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COSINES Résumé de rapport

Project ID: 29944
Financé au titre de: FP6-MOBILITY
Pays: Greece

Final Activity Report Summary - COSINES (Colloidal Suspensions In Non-Ergodic States)

The scope of the project was the transfer of knowledge in the inter-disciplinary area of colloid science through implementation of a specific research program on non-ergodic colloidal states (glasses and gels), at rest and under shear. The research plan involved model systems with varying interparticle interactions from hard spheres to ultrasoft core-shell or microgel particles exploring their role in non-ergodic transitions and flow using a combination of experimental techniques. The vast majority of the goals set were reached.

These were:
Selection and characterisation of model particles. A series of particles were selected and characterised including both hard spheres and a variety of soft particles with thick polymeric layers.
Complete set-up for ageing experiments of quiescent systems. The Dynamic light scattering study of the slow dynamics and ageing was based on a multispeckle CCD camera detection both for DWS (multiple scattering) conditions and single scattering at various scattering angles.
Complete Light scattering under shear set-up (LS echo). The LS echo technique was successfully implemented both on a commercial strain control rheometer and a homemade shear cell.
Dynamics and ageing of quiescent systems. The dynamics and ageing of systems at rest consisted of the following topical projects: a) Near wall dynamics of colloid polymer mixtures and concentrated hard sphere suspensions and b) Slow dynamics and ageing of hard sphere glasses.

Rheology of colloidal suspensions:
Linear response. The rheology of colloidal suspensions performed in different systems addressed both linear and nonlinear rheology in order to establish a strict and reproducible protocol.

The topics investigated were:
a) Rheology of crystallizing hard sphere glasses colloid polymer gels,
b) Rheology of hard and soft particle glasses and
c) Rheology of repulsive and attractive colloidal glasses.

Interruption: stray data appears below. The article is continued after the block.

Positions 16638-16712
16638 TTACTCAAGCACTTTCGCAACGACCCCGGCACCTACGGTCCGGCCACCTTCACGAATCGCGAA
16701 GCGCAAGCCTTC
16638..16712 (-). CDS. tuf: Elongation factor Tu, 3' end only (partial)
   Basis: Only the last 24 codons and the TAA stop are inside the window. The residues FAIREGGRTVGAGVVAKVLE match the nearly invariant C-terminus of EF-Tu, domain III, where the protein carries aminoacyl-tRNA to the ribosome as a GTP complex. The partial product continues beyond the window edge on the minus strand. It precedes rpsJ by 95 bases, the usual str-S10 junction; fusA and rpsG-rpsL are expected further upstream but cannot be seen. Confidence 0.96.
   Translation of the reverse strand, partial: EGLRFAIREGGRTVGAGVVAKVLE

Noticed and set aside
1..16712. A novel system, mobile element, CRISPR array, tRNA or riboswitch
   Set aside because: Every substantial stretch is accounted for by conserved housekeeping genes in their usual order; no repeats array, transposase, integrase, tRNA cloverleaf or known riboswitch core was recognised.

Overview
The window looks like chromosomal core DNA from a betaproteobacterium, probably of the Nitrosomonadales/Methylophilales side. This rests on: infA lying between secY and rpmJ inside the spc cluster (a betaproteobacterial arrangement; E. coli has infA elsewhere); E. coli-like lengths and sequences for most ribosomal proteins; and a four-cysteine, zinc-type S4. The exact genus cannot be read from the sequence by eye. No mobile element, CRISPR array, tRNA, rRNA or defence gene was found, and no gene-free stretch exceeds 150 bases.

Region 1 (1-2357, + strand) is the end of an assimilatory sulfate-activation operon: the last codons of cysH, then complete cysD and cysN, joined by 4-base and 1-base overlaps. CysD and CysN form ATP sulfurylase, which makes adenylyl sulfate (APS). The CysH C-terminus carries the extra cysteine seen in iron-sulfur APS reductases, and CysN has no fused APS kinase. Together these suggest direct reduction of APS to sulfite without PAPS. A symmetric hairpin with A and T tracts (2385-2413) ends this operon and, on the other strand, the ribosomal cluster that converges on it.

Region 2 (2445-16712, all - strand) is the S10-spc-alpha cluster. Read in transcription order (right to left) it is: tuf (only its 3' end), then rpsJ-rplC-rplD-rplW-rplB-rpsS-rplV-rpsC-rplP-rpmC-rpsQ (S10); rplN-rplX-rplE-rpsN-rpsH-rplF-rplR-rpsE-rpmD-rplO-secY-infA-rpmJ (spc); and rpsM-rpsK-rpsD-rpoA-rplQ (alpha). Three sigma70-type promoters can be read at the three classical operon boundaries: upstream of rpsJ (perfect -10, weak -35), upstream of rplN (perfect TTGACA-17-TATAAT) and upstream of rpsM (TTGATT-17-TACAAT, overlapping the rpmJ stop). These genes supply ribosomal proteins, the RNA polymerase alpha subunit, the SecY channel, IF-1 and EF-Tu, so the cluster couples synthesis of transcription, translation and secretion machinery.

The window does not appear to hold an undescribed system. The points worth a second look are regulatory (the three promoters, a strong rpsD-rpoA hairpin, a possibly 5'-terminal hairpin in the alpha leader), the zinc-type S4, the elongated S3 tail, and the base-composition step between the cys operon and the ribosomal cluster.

Complete set-up for ageing experiments under shear.
We implemented the multispeckle DWS on a rheometer to study effects of ageing under or after shear in a variety of samples in combination with the LS echo measurements. A fast CCD camera was used in conjunction with the LS echo set-up on a strain control rheometer ARES.

Simulations of sheared colloidal glasses.
We have performed Brownian Dynamics simulations in collaboration with Prof. John Brady (Caltech) in order to investigate the microscopic mechanisms involved in yielding of colloidal glasses and gels and compare with a large amount of experimental data available.

Effects of particle interactions.
The effect of interparticle interactions was studied in the rheology of highly concentrated suspension, glasses and gels as well as ageing phenomena and their interplay with mechanical properties and dynamics of the system. Attractive interaction were induced via depletion attraction by dissolving linear polymer chains in a hard sphere suspension.

Microscopic rearrangements and yielding:
Nonlinear behaviour related with the previous we studied particle rearrangents in hard sphere glasses and crystals and attractive glasses and gels with combined rheology and light scattering as well as BD computer simulations.

Ageing under shear:
Rejuvenation Slow dynamics and ageing were studied at rest in glasses of various soft spheres such as star polymers, star like micelles as well as core-shell particles with long grafted polymer chains. Applied Colloidal Science Work on Applied Colloidal Science had to be diverted from original plan related to applications in diary and personal care products since the planned exchange of scientists and secondments could not be materialized (Unilever, UK). Instead we have established new collaborations with University of Vigo (Spain) for the study of anisotropic particles with potential application in the electronics industry and with MPIP (Germany) in Hydrogels for surface and biomedical applications.


George PETEKIDIS, (Researcher)
Tél.: +30-2810-391490
Fax: +30-2810-391305